By Selena Li
HONG KONG (Reuters) -Asia-focused insurer Prudential’s said its exposure to collapsed Silicon Valley Bank (SVB) is minimal, and expects little impact on its “conservative” balance sheet.
The insurer has around $1 million exposure to SVB, against a total debt book of $23 billion, James Turner, company’s chief financial officer said at a news briefing on Wednesday.
“Our exposure to SVB is de minimis,” Turner said.
The failure of SVB and Signature Bank in the past week sparked fears of contagion in the banking and wider financial sector, triggering a selloff in global stock markets.
“We are very conservative in the positioning of our balance sheet”, Turner said, adding around 46% of Prudential’s debt exposure is to sovereign bonds and 89% of its corporate debts are investment grade.
The insurer’s stock price ended 1.18% lower in Hong Kong on Wednesday, while the broader market was up 1.52%. Its London-listed shares fell 4.7% by 9 a.m. GMT
Analysts say they expect a stronger pickup in sales from Chinese mainland visitors to Hong Kong, the insurer’s key revenue centre.
Prudential’s growth in new sales is lower than JP Morgan’s 2023 full-year forecasts, according to a research note from the bank.
“This is a mixed set of results versus forecast by JP Morgan and consensus, and we expect a neutral to negative share price reaction.”
The number of Chinese visitors to Hong Kong is still only 45% of peak levels before the COVID-19 pandemic, Anil Wadhwani, the company’s new chief executive, said at the news briefing.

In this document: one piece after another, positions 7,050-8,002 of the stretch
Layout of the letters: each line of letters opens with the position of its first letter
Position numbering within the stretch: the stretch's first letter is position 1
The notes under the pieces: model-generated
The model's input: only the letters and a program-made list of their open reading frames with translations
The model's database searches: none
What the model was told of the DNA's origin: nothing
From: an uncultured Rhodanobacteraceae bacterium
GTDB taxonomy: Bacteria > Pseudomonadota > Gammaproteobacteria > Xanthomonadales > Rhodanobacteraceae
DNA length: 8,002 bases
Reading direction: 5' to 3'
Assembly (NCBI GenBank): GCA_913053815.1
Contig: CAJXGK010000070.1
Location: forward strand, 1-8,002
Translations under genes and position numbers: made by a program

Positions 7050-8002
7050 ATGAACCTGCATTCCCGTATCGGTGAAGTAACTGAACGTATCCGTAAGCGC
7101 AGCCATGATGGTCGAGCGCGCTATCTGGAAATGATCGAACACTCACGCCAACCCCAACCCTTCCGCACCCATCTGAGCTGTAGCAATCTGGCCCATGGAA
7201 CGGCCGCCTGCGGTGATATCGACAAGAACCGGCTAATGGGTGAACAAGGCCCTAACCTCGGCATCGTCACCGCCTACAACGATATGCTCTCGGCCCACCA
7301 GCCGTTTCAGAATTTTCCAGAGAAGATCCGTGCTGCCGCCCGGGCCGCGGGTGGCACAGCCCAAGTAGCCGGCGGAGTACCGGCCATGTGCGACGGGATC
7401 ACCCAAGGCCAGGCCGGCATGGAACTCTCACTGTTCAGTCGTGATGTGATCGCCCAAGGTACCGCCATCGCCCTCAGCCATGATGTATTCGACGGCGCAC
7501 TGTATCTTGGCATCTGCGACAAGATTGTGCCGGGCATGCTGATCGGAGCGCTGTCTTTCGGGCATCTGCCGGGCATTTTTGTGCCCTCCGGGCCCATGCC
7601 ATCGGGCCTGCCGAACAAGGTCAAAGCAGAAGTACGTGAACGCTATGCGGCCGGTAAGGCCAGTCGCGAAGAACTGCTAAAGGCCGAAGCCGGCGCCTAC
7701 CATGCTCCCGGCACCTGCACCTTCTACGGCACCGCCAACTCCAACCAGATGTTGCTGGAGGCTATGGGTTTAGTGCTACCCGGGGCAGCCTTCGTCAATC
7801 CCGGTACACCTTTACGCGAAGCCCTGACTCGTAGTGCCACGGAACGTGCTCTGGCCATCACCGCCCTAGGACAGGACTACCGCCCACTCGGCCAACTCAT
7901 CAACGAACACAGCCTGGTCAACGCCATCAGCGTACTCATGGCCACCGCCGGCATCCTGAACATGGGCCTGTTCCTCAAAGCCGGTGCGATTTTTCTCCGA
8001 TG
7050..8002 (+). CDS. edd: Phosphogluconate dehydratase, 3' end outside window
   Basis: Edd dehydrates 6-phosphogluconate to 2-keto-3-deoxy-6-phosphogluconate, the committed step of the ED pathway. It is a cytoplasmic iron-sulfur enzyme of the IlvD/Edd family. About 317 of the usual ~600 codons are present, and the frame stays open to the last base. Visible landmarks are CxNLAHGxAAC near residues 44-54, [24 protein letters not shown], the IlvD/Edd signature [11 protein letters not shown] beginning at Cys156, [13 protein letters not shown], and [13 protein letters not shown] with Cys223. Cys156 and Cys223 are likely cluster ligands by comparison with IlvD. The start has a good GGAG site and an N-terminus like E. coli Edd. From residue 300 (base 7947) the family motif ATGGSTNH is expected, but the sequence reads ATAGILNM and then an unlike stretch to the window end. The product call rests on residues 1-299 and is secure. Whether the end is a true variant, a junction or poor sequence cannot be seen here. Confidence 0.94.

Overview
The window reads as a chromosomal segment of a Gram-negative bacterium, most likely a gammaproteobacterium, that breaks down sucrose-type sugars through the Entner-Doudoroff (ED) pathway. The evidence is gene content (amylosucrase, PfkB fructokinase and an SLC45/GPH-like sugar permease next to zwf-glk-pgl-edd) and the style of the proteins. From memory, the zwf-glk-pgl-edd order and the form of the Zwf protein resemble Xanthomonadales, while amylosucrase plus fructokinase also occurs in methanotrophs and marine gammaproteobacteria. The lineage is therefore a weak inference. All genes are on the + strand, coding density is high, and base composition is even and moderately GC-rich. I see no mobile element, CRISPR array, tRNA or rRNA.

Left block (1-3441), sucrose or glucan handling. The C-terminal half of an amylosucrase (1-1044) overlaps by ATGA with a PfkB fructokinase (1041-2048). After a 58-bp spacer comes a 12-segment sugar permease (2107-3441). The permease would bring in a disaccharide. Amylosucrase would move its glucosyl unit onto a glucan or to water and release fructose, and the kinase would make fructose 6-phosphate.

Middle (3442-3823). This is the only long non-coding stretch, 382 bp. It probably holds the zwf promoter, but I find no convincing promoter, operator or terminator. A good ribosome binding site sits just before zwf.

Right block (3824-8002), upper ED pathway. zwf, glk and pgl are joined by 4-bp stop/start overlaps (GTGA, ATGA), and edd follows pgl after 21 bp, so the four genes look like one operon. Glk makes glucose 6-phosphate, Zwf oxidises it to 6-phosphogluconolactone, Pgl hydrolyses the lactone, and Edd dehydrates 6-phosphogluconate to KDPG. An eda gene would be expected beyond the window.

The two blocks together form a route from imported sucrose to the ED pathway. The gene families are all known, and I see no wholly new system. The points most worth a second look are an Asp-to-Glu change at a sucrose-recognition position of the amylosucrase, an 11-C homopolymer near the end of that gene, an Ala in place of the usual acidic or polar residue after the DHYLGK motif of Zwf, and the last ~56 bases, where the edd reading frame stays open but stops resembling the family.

He added the initial flow of visitors had a positive impact on the company’s sales.
Prudential’s annualised premium equivalent (APE) sales, a closely watched gauge of insurance sales, jumped 15% for the first two months of this year from the same period a year ago, said Wadhwani, who officially assumed the top job in February.
“The removal of the bulk of COVID-19-related restrictions across the region and the progressive opening up of the Chinese mainland economy has meant that 2023 has started well with encouraging progress in year-on-year sales,” Wadhwani said.
As China ended its Zero-COVID policy, border restrictions were removed last month allowing mainland visitors to go to Hong Kong and buy insurance again.
The insurer’s adjusted operating profit came in at $3.38 billion on a constant exchange rate basis, up by 8% from $3.23 billion in 2021, Prudential said in a statement.
The result beat a forecast of around $3.34 billion from 22 analysts’ forecasts provided by the company.
The insurer has now completed the move of its entire senior management team from London to Hong Kong – its new global headquarters – which is closer to its revenue sources.
The insurer has no immediate plan to change its UK domicile, its chief executive said.
(Reporting by Selena Li, additioanl reporting by Scott Murdoch in Sydney and Ian Withers in LondonEditing by Shri Navaratnam, Sonali Paul and Kim Coghill)